Devlin, K. (2005). The math instinct: Why you’re a mathematical genius (along with lobsters, birds, cats and dogs). New York, N.Y.: Thunder’s Mouth Press.
Keith Delvin begins the book by referencing studies showing that babies as young as four months old understand the basics of addition and subtraction. From these findings, he concludes that every human has a math instinct. Through this idea, the author gives the reader more confidence towards the subject of math. The text then discusses how animals exhibit the ability to understand math concepts such as when Elvis the Welsh Corgi choses to run an arc when fetching a ball, causing the ball’s trajectory to look like a straight line. Next the author reviews what the study of mathematics entails, assuming that the reader has very little knowledge of the subject. A brief history of major contributions from mathematicians including Isaac Newton and Gottfried Leibniz emphasizes the capability of the human brain. Delvin ties the mathematical legends back to the natural math instinct found in every human and animal. Specifically, he covers the math behind patterns of migration. His connection between the two emphasizes his main argument that the reader, like every living being, is a math genius. In the subsequent section, the text presents an overview on nature’s architects: plants and animals that create structures reflecting geometric concepts. Then the author outlines the math of motion and vision. Finally, Delvin instructs the reader on how to tap into his/her mathematical instinct. His recommendations include gaining an awareness of math in nature, approaching abstract math as a formalized version of the reader’s innate math ability, and recognizing the advantages to school methods.
Delvin breaks down complex math topics into relatable situations for the math hesitant reader. He shies away from overwhelming math vocabulary and instead explains each concept in layman’s terms. An upper middle or early high school student could easily pick up the book and read through without too much help, as indicated by the Flesch-Kincaid score of 9.1. Some of the math concepts, while broken down well, may be difficult or uninteresting for an early high schooler. With help, a freshman or sophomore with an interest in math would learn from and enjoy the book. An upper level math student who struggles with math would have the previous exposure to the topics and could therefore strengthen his/her math knowledge through reading the text. While Delvin tries to address an audience with little experience in the topics, a reader who has studied geometry, trigonometry, and algebra previously would more easily grasp the concepts and the connection to the real world. Therefore, the book would be most appropriate for an ambitious middle or early high school child or for an upper high schooler who needs a confidence builder.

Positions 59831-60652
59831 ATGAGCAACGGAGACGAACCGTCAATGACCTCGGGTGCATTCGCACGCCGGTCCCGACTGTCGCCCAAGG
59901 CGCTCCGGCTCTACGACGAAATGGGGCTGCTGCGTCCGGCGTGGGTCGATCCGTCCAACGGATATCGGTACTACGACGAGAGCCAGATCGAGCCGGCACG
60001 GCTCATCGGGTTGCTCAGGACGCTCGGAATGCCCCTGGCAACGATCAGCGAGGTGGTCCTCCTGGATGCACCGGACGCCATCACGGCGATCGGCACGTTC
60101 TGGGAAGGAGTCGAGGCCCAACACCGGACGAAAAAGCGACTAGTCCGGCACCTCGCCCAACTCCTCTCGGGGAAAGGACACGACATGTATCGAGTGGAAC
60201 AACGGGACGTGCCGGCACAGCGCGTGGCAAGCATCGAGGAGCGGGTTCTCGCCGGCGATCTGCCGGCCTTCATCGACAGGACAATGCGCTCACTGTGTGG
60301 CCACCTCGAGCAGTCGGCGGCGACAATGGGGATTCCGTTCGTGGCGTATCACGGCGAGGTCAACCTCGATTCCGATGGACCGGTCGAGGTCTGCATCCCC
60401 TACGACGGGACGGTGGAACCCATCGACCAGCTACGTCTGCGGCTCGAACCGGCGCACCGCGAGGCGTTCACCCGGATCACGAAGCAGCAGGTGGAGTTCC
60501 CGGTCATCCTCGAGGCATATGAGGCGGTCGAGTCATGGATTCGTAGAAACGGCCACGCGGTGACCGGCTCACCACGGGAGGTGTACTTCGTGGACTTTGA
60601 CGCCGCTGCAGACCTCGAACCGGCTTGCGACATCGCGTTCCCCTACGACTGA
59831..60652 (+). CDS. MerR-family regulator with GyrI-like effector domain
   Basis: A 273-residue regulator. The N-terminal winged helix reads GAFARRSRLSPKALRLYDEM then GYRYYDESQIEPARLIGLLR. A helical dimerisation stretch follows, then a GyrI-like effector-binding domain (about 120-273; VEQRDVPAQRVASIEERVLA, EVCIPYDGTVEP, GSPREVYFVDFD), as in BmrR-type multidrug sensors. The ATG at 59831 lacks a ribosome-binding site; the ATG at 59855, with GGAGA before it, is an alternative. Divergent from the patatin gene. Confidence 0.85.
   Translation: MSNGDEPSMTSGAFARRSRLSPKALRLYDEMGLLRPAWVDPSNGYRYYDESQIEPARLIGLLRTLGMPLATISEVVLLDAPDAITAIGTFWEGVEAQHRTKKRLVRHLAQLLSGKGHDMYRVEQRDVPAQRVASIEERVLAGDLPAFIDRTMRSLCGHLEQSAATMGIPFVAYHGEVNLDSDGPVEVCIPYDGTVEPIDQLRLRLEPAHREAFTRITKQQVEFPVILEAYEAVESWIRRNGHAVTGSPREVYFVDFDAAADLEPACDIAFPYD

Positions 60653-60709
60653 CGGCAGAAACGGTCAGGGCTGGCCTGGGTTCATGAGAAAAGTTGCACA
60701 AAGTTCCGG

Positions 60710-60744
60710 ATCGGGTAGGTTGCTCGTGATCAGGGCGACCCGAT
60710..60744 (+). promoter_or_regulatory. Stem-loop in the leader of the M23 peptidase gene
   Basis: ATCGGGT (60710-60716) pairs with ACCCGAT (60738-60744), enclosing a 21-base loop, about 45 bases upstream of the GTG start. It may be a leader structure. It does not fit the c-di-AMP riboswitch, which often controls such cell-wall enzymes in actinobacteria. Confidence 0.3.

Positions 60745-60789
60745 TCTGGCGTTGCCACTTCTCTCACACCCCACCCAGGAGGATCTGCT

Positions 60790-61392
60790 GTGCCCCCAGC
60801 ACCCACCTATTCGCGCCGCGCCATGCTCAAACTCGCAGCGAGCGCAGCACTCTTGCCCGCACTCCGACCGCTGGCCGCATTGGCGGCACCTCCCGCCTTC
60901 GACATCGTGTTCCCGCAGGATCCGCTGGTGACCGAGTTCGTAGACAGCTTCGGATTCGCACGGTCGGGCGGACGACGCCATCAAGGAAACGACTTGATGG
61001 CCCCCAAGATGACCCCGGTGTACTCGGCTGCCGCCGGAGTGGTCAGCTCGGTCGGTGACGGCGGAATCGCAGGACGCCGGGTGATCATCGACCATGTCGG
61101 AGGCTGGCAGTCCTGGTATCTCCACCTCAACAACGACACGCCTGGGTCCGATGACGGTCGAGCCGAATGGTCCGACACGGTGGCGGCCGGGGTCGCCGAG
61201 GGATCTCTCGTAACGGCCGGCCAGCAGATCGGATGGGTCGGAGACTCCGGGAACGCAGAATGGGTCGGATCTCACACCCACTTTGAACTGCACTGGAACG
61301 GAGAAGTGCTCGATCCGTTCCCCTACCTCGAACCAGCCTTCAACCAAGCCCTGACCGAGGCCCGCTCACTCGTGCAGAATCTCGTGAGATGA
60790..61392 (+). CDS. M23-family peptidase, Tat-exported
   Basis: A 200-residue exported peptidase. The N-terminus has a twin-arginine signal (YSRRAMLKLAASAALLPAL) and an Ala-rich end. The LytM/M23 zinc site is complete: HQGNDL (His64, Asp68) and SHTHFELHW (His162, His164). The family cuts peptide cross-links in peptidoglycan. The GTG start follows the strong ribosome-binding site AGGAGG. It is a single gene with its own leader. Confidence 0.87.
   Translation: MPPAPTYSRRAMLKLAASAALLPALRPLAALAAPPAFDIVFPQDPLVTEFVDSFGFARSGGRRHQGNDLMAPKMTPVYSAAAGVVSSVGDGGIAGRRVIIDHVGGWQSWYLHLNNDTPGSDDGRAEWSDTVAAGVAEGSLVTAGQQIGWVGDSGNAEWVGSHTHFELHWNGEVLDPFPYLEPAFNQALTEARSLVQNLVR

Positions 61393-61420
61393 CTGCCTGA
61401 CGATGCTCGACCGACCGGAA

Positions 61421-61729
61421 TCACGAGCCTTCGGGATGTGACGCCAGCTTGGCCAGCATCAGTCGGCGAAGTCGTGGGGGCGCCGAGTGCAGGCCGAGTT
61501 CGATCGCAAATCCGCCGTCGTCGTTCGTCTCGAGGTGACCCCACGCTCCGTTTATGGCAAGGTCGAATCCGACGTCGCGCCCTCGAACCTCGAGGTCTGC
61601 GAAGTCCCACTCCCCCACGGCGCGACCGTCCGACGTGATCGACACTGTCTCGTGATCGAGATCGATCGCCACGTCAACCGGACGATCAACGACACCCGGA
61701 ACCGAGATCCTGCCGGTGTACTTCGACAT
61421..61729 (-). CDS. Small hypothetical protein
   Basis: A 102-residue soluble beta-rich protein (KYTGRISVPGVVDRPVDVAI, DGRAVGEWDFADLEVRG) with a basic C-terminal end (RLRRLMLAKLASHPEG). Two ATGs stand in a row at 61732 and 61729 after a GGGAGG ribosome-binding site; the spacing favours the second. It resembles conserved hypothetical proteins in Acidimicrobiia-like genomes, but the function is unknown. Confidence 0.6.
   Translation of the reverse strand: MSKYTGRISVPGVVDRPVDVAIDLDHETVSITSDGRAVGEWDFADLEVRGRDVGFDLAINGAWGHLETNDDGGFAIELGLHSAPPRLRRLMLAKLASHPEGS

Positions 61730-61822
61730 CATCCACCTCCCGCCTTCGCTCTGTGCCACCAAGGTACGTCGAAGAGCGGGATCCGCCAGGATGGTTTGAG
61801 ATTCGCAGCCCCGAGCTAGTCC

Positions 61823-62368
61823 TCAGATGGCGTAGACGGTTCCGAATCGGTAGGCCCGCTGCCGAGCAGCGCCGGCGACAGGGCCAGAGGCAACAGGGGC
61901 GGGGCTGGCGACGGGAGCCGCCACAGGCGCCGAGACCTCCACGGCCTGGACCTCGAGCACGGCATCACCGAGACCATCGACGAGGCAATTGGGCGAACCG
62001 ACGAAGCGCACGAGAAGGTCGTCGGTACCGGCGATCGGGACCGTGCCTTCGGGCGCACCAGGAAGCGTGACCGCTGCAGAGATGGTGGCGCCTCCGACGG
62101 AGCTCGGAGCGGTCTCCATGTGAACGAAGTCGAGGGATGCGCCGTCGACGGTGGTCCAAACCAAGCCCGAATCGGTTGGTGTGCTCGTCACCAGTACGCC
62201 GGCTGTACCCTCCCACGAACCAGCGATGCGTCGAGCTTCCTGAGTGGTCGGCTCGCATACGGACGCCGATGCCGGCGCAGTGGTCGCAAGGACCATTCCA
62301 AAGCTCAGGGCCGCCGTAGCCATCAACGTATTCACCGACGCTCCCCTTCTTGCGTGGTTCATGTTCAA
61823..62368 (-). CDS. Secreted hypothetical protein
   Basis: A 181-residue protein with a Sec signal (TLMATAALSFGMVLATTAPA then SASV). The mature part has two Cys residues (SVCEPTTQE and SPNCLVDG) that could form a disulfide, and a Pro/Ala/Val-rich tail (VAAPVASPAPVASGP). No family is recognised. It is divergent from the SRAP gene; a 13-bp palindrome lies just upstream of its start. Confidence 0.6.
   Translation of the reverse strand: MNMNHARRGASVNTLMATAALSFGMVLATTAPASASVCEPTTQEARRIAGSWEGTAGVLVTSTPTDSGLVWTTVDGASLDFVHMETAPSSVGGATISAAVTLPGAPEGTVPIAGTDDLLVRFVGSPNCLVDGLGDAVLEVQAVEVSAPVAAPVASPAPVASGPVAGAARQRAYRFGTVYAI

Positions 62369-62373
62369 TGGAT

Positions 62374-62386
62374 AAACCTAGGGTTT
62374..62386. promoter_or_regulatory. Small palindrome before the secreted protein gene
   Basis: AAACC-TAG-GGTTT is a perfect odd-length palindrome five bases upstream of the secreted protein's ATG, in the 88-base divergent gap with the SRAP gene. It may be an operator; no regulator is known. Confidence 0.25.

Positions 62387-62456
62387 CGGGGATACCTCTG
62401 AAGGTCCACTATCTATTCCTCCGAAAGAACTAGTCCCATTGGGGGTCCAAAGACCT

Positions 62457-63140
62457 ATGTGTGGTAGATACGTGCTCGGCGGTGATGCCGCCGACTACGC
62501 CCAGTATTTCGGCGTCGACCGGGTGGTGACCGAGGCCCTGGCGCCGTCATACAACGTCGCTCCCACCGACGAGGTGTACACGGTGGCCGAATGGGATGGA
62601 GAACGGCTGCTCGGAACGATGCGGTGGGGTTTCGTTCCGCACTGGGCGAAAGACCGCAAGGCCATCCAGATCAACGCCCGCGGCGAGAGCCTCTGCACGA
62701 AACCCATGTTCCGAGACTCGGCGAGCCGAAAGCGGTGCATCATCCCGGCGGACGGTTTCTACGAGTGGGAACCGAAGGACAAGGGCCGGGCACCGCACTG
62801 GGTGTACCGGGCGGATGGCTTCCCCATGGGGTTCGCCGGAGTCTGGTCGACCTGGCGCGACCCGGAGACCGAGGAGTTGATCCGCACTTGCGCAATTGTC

Use in Class
The text spends a great deal of time discussing the math instinct in animals. Delvin references studies involving lobsters, birds, cats, and dogs. From my experience, there are a number of high school students with a great interest in animals. In a Junior or Senior IB Studies class, I would expect many students to have an idea of what they would like to study in college. I would identify those students who have an interested in animal sciences or biology and allow class time for group reading where the groups read different books aloud to each other. The animal enthusiasts would be put into one group with this book while the other groups read alternative texts based on their own interests. The reading would relate to the textbook chapter we are studying at the time.
Submitted by Courtney Trost